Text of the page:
Video:How to Use Comment CSSwith Dimitri LaBarge
Coding can be a mess. Fortunately, you can alleviate this issue by adding simple comment tags in your CSS. This video shows how to use Comment CSS to clarify your programming intentions.See Transcript
Transcript:How to Use Comment CSS
Hi, this is Dimitri LaBarge for About.com, and today we're going to talk about how to use Comment CSS.
Comment CSS Helps Make Coding Easier
Coding can be a mess. You can have hundreds of lines of code, defining dozens of different elements, connecting to a CSS style sheet somewhere else. What to do? Fortunately, this is one of the very simplest issues to solve. In your Cascading Style Sheets, you can add a simple comment tag to clarify your programming intentions. Let's show you how to do this step-by-step.
Starting a Comment Section in CSS
First, you'll start by typing a slash, followed by an asterisk. It looks like this: /* Simple, right? This opens up the comments section. Everything in here--text, code, whatever--is now part of the comment.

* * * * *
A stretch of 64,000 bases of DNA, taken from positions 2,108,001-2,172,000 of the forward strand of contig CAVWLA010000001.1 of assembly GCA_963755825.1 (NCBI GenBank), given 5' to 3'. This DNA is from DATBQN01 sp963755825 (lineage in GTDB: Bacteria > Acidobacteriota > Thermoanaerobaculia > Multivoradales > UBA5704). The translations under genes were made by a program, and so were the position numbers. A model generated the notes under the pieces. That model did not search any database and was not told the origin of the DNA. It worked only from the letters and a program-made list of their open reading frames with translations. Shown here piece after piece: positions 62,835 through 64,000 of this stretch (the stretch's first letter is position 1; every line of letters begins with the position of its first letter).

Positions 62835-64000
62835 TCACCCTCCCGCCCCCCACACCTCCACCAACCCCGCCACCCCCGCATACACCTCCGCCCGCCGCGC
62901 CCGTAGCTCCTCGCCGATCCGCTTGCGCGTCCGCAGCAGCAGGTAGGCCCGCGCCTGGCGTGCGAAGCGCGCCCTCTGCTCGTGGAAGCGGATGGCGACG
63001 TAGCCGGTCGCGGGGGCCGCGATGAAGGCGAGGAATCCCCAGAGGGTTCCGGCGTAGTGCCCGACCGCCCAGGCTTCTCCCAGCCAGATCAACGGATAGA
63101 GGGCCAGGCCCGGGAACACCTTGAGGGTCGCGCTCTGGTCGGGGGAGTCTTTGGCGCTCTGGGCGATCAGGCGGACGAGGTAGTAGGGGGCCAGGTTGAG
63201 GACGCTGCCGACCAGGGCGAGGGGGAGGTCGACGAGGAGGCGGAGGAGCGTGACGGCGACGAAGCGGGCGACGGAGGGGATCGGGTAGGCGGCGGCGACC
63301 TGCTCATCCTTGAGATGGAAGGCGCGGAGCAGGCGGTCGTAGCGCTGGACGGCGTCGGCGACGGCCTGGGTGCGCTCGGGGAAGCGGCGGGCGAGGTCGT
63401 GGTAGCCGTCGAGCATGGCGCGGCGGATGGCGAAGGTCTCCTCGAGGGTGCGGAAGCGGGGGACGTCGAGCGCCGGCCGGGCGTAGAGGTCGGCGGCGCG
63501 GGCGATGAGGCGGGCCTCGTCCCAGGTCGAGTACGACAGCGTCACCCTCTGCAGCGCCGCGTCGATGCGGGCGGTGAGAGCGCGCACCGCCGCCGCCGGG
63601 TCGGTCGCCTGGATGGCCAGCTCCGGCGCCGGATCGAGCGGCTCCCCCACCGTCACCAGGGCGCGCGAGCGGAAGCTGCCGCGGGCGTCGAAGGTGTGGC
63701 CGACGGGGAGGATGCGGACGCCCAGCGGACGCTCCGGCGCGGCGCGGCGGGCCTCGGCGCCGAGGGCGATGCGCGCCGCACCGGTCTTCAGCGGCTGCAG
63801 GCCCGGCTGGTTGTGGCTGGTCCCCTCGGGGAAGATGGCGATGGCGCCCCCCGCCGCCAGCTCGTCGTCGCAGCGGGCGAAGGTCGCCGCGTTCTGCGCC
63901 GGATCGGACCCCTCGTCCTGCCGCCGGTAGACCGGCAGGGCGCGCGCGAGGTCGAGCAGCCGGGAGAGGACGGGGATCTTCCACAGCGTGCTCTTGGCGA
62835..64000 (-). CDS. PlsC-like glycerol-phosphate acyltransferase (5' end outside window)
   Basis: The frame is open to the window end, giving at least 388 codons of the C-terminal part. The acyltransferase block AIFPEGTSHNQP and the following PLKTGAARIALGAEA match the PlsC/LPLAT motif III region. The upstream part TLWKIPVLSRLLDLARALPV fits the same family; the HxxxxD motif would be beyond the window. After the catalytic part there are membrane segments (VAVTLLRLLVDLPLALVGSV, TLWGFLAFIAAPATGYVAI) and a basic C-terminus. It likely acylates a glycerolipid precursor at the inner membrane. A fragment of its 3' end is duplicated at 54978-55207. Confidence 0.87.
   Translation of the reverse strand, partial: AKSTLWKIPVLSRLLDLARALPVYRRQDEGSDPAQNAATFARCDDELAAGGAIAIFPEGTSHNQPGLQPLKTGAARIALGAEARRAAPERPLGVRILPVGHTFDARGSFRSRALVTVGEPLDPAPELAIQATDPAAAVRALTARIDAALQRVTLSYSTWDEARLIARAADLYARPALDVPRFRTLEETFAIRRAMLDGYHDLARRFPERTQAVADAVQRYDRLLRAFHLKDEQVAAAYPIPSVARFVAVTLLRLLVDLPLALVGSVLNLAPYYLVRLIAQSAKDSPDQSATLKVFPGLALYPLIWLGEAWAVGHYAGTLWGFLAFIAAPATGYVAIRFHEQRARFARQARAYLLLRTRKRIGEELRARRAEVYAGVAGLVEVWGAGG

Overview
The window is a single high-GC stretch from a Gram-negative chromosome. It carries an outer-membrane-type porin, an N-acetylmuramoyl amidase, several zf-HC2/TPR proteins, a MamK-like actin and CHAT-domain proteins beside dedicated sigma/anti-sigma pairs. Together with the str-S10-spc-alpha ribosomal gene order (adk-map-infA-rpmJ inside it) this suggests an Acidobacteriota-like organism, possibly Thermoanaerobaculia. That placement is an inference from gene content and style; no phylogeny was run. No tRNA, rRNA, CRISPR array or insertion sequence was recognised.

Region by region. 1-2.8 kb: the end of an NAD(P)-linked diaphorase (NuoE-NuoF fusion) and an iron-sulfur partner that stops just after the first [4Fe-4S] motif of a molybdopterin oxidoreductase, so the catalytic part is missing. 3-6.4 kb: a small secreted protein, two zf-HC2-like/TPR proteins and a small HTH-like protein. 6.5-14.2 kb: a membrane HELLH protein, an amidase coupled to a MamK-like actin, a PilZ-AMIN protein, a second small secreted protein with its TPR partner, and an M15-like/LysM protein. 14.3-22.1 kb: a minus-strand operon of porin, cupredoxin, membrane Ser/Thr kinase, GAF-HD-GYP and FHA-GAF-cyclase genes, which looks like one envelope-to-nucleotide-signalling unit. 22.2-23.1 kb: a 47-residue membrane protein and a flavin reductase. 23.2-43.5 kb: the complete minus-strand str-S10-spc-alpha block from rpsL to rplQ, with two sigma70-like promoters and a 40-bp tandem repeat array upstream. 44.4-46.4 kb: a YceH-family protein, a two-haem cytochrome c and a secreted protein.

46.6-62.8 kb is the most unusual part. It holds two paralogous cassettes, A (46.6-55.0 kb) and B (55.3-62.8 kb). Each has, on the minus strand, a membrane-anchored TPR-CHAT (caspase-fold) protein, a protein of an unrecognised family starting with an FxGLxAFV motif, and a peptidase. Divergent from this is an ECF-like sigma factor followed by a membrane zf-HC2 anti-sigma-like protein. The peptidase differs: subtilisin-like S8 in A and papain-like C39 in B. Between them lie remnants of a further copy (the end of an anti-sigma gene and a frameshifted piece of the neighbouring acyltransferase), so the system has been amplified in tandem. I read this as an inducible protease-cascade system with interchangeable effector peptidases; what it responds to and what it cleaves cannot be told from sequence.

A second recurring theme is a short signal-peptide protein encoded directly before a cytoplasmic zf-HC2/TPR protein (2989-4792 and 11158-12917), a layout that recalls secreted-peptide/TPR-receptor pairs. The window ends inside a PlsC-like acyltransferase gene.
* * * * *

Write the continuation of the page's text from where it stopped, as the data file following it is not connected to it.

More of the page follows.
Type some text now, just for example: "This is a comment that I am making!" Now, you need to close up that comments field, or the entire page will wind up being one long comment. Type an asterisk, and then a slash (the reverse of the command that opened up the comment). It looks like this: */
Comment CSS Keeps Code in "Storage"
Now you have a very clear indication of what you were trying to do. If someone comes along later and needs to update your code, they're not going to need to play detective. They can refer to your comments, which hopefully, you've left a lot of.
Comments are a great place to store code that you can't bear deleting, but don't have a place in your CSS. Also, they're fantastic for miscellaneous uses like stating authorship, versions and more.
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